Contrary to the popular belief that specialized training is only for dancers and those who yearn for a lean, slim waistline, Pilates, Yoga, Plyometric, and performance based Isometric training is reaching heights in many sports including golf. Gone are the days of unsophisticated “beach body” training. Nowadays athletes are working in their golf performance smarter (instead of longer) using feedback from force-plates, FlightScope, K-Vest, and high-speed cameras.
From torqueing the body to create a powerful windup, squatting down to read a putt, bending forward to pick up the golf ball, keeping specific angles before, during, and after a swing, and flexing and extending the spine, hips, and legs, the body is on constant repetitive movements. As a result of these biomechanical movements, overuse, imbalance and injury can develop much sooner by simply not understanding what muscles are capable of doing. A little education and a knowledgeable coach like BGGA’s own Justin Smith, goes a long way in keeping your body prepared for the vigorous pounding golf implies over the long run.
As a veteran golf coach, I understand the importance of symmetry, proprioception and dynamic movement in every aspect of golf. A tight hip makes a big difference in a person’s swing because each phase of the swing is broken down into specific angle and torque of the whole body. In turn, the smaller muscles (such as the wrist flexors) take the load of the swing instead of the big muscles like the gluteus, hips, and core.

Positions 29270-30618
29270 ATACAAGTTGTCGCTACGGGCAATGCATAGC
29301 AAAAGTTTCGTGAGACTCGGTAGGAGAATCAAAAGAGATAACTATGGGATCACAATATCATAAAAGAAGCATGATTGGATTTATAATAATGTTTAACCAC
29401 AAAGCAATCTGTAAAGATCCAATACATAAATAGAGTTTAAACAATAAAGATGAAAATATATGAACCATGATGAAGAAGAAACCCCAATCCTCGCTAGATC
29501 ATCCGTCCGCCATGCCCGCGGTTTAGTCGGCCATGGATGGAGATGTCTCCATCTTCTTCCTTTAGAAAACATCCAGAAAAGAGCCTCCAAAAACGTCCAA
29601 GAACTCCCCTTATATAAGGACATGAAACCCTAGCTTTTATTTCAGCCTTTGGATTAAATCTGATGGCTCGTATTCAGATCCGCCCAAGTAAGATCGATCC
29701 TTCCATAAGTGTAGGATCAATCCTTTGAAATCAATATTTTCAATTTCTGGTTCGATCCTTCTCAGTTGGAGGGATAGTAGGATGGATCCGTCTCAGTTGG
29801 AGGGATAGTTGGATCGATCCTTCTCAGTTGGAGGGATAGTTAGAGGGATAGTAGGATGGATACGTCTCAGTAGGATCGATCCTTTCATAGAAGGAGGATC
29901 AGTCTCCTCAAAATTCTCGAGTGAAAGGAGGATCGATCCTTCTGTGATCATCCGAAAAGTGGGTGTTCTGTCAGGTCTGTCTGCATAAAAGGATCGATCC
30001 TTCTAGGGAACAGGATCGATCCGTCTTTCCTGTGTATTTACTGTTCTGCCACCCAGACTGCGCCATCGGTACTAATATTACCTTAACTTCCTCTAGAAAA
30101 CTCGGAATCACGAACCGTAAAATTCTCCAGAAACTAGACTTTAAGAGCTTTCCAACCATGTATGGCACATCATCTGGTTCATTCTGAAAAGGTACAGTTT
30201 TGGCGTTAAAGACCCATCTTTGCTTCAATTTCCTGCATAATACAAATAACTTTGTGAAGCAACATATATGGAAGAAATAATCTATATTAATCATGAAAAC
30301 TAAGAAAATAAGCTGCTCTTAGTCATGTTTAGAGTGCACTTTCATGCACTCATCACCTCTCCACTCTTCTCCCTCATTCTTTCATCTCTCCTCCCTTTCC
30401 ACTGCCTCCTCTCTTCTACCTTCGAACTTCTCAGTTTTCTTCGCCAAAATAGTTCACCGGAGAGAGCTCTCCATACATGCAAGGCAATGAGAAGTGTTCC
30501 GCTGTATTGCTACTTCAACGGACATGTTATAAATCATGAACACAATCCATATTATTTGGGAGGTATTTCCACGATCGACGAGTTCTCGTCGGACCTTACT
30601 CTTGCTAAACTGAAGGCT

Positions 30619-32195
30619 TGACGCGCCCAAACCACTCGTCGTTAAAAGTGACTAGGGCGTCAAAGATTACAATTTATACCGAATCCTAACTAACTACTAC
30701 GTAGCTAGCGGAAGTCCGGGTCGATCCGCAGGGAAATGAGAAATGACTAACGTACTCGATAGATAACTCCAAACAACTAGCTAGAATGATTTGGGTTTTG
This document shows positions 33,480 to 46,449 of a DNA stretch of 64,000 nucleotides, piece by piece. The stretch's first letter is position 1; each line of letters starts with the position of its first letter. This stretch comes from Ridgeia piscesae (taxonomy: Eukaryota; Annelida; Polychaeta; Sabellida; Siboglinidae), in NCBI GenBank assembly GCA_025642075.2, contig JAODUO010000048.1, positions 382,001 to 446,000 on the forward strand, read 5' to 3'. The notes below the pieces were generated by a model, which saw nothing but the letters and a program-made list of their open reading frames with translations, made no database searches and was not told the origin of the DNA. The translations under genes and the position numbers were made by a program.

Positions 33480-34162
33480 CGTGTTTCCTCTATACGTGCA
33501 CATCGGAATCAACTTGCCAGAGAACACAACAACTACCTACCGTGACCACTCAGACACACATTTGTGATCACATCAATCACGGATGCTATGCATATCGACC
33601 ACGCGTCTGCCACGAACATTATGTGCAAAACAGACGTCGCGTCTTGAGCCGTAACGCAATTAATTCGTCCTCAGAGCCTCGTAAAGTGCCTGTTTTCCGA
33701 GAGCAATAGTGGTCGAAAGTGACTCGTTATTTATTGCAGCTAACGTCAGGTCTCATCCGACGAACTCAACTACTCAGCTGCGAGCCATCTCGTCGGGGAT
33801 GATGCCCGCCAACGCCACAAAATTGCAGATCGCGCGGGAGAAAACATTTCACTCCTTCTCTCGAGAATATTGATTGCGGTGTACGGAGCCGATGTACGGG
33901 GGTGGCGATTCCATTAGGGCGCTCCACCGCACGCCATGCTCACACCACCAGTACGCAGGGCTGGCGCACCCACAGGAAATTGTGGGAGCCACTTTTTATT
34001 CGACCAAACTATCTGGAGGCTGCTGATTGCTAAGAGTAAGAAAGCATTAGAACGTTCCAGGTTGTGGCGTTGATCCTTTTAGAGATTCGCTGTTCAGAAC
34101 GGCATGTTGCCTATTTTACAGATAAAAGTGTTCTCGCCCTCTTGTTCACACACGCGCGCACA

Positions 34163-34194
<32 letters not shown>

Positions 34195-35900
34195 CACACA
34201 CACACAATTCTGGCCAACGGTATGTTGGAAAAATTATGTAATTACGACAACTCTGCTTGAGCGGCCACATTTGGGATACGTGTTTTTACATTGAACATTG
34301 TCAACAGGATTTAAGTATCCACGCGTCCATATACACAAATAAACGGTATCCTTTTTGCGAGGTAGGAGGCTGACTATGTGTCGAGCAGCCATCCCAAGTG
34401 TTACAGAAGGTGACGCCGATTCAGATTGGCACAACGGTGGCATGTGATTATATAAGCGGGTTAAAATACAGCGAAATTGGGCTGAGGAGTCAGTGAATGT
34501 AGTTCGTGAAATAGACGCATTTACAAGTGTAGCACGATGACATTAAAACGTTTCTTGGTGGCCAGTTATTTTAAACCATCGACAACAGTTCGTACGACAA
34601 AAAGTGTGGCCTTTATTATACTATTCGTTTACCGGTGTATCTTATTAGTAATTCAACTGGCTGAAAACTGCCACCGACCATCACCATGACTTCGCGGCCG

Many professional golfers like Rory Mcllroy and Annika Sorenstam incorporate Pilates-themed exercises as part of their fitness training. For these professionals, coordination, control, flexibility, strength, and focus all play a unified role in a complex combination of joint mobility and stability. A golf swing is composed of a kinetic chain of movements from the toes to the crown—a missing link in this chain can have a disastrous result like serious injury.
Golf, as any other competitive sport, requires preparation mentally and physically. Physical conditioning in golf is more than a matter of executing a swing or a putt. A golfer requires a blueprint mentally, physically, and technically. This obliges us to work smarter rather than harder.